Laura Henno. Outremonde - Musée de la Photographie de Charleroi, Belgium

Laura Henno, Outre-monde: a documentary fable


For the last seven years, Laura Henno has regularly returned to Slab City to photograph and film the inhabitants and their environment, becoming familiar with some of them over time. This camp, often presented as the end of the world, is lost in the California desert, next to a military camp reverberating with test-fire and fighter plane flights, under a scorching sun, with no amenities whatsoever (no water, electricity, sanitary facilities, etc.). It was here that Laura Henno continued to make encounters and build what might be called a documentary fable. Following in the footsteps of Dorothea Lange, who photographed the Great Depression in the 1930s, but projecting onto reality a grand narrative populated by characters, Laura Henno describes while transforming those whose lives she shares. No one here has been spared, poverty, violence and drugs are taking their toll, and while children can go to school thanks to a bus service, the police make only rare incursions into this made-in-the-USA cour des miracles. And yet, as in all Laura Henno's work, the human beings remain powerful, animated as well as fragile. Nothing resembling voyeurism or a gallery of freaks. On the contrary, it captures something of the underside of the American dream: here it's religion, elsewhere it's love, and still it's hope. As with the heroes of Les Misérables, there are no good guys and bad guys, just ‘characters’ born in an America on the edge, where everyone pays dearly for their freedom. The characters in Slab City, in the midst of a nature struck by light, where survival is the main concern, go from youthful grace to the charisma of scarred faces, because here everything shifts rapidly and lives are snuffed out too quickly. Some of Laura Henno's characters, like Pastor Dave, are no longer with us, but it's a safe bet that where they are, nothing is more terrible than in Slab City. Where does this nobility and even beauty come from when the characters are so obviously anti-heroes or pioneers with compromised destinies? Wizer, Sue, little Damon, the touching Shanon and so many other veterans or fugitives form less a community than a precipitate of humanity. Taken in, cherishing their pets, tasting the water from a hot spring, tending a meagre vegetable garden, they seem to regenerate and give us the best of themselves. By scraping to the bone the humanity of each and every one of them, Laura Henno avoids any compassionate impulse and instead makes hardship the attire of the invisible actors in the story.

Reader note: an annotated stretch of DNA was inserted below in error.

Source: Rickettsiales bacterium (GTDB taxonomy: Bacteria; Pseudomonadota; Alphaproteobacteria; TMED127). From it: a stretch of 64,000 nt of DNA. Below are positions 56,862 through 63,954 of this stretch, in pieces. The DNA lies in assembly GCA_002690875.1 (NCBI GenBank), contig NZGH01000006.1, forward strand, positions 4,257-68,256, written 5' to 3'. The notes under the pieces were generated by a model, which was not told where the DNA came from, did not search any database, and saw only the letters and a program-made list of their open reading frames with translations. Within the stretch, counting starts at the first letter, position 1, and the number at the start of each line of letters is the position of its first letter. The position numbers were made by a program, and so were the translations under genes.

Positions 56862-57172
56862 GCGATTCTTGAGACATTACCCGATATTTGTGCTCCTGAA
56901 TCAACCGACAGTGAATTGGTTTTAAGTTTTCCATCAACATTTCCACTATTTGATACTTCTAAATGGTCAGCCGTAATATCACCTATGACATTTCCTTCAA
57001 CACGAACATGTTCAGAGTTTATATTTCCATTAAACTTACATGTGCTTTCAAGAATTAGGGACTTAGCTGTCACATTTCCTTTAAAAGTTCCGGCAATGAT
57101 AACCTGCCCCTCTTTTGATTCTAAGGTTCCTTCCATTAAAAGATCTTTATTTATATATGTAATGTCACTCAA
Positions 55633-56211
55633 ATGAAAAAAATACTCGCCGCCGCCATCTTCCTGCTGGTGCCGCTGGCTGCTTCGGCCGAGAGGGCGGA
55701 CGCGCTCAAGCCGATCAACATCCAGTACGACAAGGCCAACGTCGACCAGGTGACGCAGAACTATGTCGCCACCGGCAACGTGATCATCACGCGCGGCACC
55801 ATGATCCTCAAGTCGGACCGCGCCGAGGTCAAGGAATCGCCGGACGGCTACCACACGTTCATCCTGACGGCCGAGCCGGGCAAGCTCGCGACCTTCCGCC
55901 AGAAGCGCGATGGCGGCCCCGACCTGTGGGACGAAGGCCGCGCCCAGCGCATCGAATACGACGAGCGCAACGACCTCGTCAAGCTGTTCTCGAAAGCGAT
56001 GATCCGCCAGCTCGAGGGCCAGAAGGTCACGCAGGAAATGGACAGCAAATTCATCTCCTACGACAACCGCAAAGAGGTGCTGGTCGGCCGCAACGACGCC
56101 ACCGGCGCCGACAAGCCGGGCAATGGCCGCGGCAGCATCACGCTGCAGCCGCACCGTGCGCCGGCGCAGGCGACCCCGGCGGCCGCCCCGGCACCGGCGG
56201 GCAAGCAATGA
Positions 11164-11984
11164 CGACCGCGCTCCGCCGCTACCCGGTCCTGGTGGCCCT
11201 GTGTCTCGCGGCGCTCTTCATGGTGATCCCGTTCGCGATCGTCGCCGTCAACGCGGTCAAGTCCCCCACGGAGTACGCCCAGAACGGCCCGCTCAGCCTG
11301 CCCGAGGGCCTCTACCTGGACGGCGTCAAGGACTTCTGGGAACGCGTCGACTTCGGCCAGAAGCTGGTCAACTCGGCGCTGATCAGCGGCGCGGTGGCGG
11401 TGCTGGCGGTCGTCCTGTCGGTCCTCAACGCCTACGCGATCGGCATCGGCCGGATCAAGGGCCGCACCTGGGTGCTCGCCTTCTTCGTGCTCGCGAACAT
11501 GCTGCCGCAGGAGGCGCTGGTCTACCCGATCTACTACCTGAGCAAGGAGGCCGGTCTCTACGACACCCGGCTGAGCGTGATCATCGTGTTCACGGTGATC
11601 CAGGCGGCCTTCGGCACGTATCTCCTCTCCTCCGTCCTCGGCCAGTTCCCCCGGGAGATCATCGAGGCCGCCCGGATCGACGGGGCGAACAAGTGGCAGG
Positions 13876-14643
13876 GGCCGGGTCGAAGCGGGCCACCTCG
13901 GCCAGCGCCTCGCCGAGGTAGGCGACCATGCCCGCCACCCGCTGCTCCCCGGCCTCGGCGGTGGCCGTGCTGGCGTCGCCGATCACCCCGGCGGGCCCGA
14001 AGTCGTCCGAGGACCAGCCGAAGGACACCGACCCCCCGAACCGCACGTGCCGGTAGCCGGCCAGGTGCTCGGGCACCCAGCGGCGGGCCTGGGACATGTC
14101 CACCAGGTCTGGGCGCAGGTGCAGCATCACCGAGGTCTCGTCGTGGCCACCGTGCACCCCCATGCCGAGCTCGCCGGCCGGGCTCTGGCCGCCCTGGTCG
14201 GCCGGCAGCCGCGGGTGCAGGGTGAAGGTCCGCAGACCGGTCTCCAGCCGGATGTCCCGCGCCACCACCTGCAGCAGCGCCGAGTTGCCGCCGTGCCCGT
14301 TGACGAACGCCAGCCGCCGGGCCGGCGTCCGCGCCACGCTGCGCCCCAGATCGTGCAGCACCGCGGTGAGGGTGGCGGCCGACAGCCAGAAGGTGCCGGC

Michel Poivert
Text published in Photographie Ouverte n°192